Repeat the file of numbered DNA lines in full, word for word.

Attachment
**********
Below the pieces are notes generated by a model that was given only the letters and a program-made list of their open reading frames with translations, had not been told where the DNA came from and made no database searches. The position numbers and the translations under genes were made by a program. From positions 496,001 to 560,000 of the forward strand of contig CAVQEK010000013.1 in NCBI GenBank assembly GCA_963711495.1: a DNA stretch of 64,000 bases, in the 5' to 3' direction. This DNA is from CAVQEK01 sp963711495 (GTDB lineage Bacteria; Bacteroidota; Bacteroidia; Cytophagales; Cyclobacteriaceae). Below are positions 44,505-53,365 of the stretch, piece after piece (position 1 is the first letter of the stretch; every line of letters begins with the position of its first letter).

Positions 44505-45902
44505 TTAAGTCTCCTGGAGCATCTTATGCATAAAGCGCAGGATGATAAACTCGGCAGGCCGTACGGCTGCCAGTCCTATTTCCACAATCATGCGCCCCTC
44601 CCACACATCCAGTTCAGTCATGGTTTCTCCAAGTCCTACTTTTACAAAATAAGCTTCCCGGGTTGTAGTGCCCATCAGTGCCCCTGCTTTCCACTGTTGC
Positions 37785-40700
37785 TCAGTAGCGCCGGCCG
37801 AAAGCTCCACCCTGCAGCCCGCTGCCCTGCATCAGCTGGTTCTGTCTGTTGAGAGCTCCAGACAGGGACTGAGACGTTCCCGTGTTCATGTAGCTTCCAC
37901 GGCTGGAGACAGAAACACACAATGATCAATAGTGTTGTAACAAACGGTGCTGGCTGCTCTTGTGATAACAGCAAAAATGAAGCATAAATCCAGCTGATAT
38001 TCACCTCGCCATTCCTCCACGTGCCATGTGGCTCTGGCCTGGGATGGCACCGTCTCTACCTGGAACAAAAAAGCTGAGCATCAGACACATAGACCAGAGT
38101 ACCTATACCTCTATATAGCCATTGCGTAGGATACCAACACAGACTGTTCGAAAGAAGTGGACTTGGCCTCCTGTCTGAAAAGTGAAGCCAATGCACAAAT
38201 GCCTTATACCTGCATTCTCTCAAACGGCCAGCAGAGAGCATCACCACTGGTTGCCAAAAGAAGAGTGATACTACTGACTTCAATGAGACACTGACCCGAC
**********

Below the pieces are notes generated by a model that was given only the letters and a program-made list of their open reading frames with translations, had not been told where the DNA came from and made no database searches. The position numbers and the translations under genes were made by a program. From positions 496,001 to 560,000 of the forward strand of contig CAVQEK010000013.1 in NCBI GenBank assembly GCA_963711495.1: a DNA stretch of 64,000 bases, in the 5' to 3' direction. This DNA is from CAVQEK01 sp963711495 (GTDB lineage Bacteria; Bacteroidota; Bacteroidia; Cytophagales; Cyclobacteriaceae). Below are positions 44,505-53,365 of the stretch, piece after piece (position 1 is the first letter of the stretch; every line of letters begins with the position of its first letter).

Positions 44505-45902
44505 TTAAGTCTCCTGGAGCATCTTATGCATAAAGCGCAGGATGATAAACTCGGCAGGCCGTACGGCTGCCAGTCCTATTTCCACAATCATGCGCCCCTC
44601 CCACACATCCAGTTCAGTCATGGTTTCTCCAAGTCCTACTTTTACAAAATAAGCTTCCCGGGTTGTAGTGCCCATCAGTGCCCCTGCTTTCCACTGTTGC
Positions 37785-40700
37785 TCAGTAGCGCCGGCCG
37801 AAAGCTCCACCCTGCAGCCCGCTGCCCTGCATCAGCTGGTTCTGTCTGTTGAGAGCTCCAGACAGGGACTGAGACGTTCCCGTGTTCATGTAGCTTCCAC
37901 GGCTGGAGACAGAAACACACAATGATCAATAGTGTTGTAACAAACGGTGCTGGCTGCTCTTGTGATAACAGCAAAAATGAAGCATAAATCCAGCTGATAT
38001 TCACCTCGCCATTCCTCCACGTGCCATGTGGCTCTGGCCTGGGATGGCACCGTCTCTACCTGGAACAAAAAAGCTGAGCATCAGACACATAGACCAGAGT
38101 ACCTATACCTCTATATAGCCATTGCGTAGGATACCAACACAGACTGTTCGAAAGAAGTGGACTTGGCCTCCTGTCTGAAAAGTGAAGCCAATGCACAAAT
38201 GCCTTATACCTGCATTCTCTCAAACGGCCAGCAGAGAGCATCACCACTGGTTGCCAAAAGAAGAGTGATACTACTGACTTCAATGAGACACTGACCCGAC